“It was an easy recording session,” Johnson adds. “When we were all in the studio, there was definitely a constant in our chemistry and group dynamic. Sharing a common inspiration for Woody’s music gave us a true sense of purpose. It was a tremendously positive and encouraging experience, which is really a testament to the lyrics.”

The spirit of Guthrie may have been involved in more ways than one, as all four songwriters mentioned the immediate connection to the songs they chose, or as they would suggest, “chose them.” The writing came together with intense celerity, as if the mischief muse who originally penned them latched himself to each writer’s grey matter upon first contact.

“I remember I was at my apartment in Queens at the time and had a couple of the lyrics laid out on my bed,” says Parker, “and it was astonishing how rapid the songs just came, they were so ripe and leapt out at me.”

“When I got into writing the music for these songs,” adds James, who records all his non-My Morning Jacket material under the Yim Yames moniker, “it did literally just pour out of my soul and into my recorder; it was emotional. It all happened very quickly. It was a strange time in my life. I was right in the middle of being reborn.”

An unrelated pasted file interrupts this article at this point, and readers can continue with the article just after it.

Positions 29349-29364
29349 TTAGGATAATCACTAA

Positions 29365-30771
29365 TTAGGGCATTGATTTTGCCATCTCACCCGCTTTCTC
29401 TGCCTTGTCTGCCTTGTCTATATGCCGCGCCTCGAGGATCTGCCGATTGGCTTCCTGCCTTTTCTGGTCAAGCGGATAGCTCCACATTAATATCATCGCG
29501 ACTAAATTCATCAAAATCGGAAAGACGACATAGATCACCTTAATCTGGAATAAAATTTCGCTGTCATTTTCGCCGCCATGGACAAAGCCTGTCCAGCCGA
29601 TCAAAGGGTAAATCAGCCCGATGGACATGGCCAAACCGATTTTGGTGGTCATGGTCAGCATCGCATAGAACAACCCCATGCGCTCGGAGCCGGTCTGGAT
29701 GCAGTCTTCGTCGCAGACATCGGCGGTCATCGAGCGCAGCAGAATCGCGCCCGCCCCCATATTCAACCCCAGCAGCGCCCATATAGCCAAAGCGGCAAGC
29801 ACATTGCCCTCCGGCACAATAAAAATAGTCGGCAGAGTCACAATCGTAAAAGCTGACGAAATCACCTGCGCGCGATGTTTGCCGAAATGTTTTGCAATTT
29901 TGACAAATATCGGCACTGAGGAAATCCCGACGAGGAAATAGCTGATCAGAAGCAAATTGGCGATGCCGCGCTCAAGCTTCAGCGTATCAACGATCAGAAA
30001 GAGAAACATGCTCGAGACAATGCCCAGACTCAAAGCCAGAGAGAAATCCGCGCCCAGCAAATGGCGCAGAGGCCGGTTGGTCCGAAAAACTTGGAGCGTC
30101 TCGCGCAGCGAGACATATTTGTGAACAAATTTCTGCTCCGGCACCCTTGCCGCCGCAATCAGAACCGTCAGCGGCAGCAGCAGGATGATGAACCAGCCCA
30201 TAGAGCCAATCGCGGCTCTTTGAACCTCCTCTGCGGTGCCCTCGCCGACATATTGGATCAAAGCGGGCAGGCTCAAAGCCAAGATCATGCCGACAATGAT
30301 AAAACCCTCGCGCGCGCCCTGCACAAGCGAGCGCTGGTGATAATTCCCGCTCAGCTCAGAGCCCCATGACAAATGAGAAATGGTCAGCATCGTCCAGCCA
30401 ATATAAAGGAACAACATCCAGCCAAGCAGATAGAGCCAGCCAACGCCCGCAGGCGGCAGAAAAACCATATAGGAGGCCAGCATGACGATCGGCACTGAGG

“Absolutely,” Farrar concurs, after hearing James’ sentiments. “That happened with me when I came across the words ‘Hoping Machine,’ there was just such a strong element of familiarity that I just hit ‘Record.’ But it’s important to note that it helped tremendously to bring in Jim and Will to revive that same energy Anders and I initially felt when we first built the songs. This was especially the case for me on ‘Hoping Machine’ when Jim mentioned repeating the chorus one more time at the end of the song. I had been conscious about it but never did it until Jim helped make it happen.”